Alan Fisher, Al Jazeera's correspondent in Geneva, said even though the declaration is being seen as a "significant diplomatic initiative", it could take years before the real effects are seen.
"It won't happen overnight and that has been the problem for this conference since it began in Durban in South Africa eight years ago," he said.
"They're trying to set up mechanisms so they can see how you put them into practice and how to monitor progress as well."
Ahmadinejad condemned Israel as a "cruel and repressive racist regime" in his speech to the conference on Monday.
It later emerged he had dropped language from his prepared speech, in which he described the Holocaust as "ambiguous and dubious".
The UN did not explain why the change was made, but Ahmadinejad's talk came after a meeting with Ban Ki-moon, the UN secretary-general.
Ban stressed that the UN did not equate Zionism with racism, and reaffirmed the historical facts of the Holocaust.
Many of those who remained to listen to Ahmadinejad's speech applauded his remarks but a number of Western nations, including the US, Britain and France, strongly criticised them.
The US, Canada, Israel, Australia, New Zealand, Germany, Poland and the Netherlands were among countries which had decided to stay away from the conference altogether amid fears Ahmadinejad would use the summit to propagate anti-Semitic views.
Silvan Shalom's, Israel's deputy prime minister, compared Iran to Nazi Germany in reaction to the speech, saying: "What Iran is trying to do right now is not far away at all from what Hitler did to the Jewish people just 65 years ago."
He made the remarks during a speech on Tuesday at the site of the Auschwitz-Birkenau Nazi death camp, hours before a Holocaust memorial ceremony.
Alan Dershowitz, a professor of law at Harvard University who attended the conference, described Ahmadinejad as an idelogical "successor to Adolf Hitler".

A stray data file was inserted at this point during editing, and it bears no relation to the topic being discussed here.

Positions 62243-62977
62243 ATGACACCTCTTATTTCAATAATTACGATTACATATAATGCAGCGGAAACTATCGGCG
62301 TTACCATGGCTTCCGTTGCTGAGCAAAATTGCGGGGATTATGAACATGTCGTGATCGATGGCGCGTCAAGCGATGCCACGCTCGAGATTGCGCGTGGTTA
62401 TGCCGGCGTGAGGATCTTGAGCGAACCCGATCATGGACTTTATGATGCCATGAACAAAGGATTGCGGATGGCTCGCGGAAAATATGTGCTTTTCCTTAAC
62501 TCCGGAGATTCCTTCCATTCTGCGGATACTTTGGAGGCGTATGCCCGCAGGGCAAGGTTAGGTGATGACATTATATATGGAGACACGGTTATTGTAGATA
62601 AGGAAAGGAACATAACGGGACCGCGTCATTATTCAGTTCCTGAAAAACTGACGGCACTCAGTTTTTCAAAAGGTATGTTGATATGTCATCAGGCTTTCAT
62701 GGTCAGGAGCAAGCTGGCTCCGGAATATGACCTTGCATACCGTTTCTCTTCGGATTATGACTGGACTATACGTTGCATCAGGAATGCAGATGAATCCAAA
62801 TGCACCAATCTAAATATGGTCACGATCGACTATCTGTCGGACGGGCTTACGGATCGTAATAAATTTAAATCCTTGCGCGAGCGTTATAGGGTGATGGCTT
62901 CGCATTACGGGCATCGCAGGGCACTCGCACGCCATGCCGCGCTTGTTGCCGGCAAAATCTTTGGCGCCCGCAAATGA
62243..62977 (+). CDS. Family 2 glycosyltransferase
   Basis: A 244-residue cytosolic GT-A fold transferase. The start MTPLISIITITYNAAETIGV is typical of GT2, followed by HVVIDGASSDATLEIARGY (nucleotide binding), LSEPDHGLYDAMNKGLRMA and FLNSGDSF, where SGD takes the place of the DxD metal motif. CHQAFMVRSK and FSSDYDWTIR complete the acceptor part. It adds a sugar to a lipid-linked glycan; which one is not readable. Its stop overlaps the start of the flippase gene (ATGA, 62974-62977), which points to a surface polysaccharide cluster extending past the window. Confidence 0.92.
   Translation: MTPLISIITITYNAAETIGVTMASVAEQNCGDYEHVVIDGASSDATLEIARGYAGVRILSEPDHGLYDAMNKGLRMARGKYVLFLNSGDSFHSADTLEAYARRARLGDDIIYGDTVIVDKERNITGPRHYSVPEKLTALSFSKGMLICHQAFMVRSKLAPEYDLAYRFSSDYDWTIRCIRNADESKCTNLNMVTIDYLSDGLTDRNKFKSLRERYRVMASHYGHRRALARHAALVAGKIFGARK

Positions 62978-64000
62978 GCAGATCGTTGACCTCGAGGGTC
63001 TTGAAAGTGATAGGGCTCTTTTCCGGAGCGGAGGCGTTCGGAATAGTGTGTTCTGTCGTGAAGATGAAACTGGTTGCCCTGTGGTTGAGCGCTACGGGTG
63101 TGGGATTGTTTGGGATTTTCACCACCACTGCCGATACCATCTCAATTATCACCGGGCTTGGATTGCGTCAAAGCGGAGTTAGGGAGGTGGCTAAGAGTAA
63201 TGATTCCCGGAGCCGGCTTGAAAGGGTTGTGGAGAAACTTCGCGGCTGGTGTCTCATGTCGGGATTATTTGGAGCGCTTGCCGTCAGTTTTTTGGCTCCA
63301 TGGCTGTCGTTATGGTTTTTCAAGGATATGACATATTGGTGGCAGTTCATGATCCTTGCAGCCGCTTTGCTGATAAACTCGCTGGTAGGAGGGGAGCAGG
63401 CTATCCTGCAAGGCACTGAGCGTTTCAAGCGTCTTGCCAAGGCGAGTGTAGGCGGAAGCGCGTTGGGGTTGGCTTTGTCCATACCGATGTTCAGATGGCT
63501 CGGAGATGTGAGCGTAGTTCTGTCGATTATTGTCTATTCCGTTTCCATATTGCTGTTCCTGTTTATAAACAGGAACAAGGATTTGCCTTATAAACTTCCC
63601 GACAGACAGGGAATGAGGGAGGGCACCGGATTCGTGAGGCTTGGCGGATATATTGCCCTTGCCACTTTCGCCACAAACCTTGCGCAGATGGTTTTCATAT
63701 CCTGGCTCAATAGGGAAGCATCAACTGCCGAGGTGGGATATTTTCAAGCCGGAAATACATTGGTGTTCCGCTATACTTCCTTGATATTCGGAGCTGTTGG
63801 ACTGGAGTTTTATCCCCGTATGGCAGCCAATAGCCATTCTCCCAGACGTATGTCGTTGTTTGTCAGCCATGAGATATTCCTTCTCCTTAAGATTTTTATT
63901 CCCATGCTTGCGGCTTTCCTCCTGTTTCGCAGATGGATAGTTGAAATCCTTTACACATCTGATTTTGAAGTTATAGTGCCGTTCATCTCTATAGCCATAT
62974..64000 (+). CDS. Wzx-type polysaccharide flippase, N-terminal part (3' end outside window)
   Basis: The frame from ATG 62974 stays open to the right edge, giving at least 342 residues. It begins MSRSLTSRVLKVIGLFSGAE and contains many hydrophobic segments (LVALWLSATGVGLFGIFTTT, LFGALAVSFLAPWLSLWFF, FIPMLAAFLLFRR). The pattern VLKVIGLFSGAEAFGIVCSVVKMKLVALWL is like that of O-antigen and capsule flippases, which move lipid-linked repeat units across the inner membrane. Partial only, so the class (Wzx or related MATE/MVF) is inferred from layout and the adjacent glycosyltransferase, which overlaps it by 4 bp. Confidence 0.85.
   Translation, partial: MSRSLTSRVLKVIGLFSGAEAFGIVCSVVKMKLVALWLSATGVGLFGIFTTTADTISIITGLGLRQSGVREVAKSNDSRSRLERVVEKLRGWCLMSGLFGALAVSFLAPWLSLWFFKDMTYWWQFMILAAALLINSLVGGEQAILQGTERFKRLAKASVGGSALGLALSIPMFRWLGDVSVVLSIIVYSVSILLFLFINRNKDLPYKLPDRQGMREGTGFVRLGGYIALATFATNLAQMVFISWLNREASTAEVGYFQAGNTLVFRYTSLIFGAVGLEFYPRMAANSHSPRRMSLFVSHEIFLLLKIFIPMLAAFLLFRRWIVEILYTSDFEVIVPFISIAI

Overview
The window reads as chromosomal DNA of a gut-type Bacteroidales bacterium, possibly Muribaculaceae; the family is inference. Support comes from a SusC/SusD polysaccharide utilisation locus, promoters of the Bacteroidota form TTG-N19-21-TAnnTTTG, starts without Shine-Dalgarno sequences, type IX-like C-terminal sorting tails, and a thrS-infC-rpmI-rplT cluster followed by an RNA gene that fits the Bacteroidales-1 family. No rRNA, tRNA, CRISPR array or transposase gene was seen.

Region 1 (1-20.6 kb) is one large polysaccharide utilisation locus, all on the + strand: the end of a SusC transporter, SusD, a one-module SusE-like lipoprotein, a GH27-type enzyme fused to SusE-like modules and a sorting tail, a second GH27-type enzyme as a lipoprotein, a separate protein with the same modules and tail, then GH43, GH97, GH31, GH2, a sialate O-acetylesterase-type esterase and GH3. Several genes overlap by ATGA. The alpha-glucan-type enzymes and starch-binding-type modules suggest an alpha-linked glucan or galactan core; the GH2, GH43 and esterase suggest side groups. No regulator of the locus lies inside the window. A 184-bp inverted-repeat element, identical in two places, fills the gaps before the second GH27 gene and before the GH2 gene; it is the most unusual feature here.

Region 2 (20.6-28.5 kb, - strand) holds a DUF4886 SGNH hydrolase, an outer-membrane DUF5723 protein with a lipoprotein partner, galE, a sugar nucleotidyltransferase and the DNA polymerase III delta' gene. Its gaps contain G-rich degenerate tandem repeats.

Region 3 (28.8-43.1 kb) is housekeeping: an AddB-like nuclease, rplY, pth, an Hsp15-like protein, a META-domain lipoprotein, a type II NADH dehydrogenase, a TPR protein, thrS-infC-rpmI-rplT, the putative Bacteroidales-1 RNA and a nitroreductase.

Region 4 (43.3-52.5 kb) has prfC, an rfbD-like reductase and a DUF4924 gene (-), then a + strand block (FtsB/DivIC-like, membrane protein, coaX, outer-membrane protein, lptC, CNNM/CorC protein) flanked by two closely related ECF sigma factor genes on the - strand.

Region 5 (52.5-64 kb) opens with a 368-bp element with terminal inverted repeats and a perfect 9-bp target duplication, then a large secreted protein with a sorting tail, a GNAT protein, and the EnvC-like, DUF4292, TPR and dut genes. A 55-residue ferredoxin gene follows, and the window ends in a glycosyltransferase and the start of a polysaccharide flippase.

"I came face to face with evil yesterday. A man who would kill me if he could and kill my people and my children. A man who is a successor to Adolf Hitler ideologically but he will soon have nuclear weapons," he told Al Jazeera.
He said the conference in Geneva runs the risk of becoming a "hate-fest aginst the Jewish people".
"Ahmadinejad was the perfect speaker because he represented everything bad about this conference," Dershowitz said.
"I would hope that other democracies would understand this is not a place where democracy should be, this is a conference of tyranny."
Against this backdrop of renewed acrimony, China called for the international community to end its criticisms and focus on the conference's goals.
"We hope relevant parties can step up dialogue, eliminate disputes and concentrate on a consensus so as to combat racism with one voice," Jiang Yu, the country's foreign ministry spokeswoman, said on Tuesday.
Meanwhile, in Tehran, the Iranian capital, Ahmadinejad was met by a number of supporters as he returned after delivering his speech in Geneva.
Dozens of people gathered outside Mehrabad International airport to greet him, with some chanting "death to Israel" and "Zionist regime must be destroyed".
But not all Iranians have welcomed Ahmadinejad's comments.
Alireza Ronaghi, Al Jazeera's correspondent in Tehran, said the division between the country's conservatives and reformists was reflected in newspaper coverage of the president's speech.
"Ahmadinejad's speech seems to have had the same effect within Iran as it has abroad: antagonising his critics even further while forcing his supporters into a unified position, less than two months before Iran's next presidential election when Ahmadinejad himself will seek re-election," he said.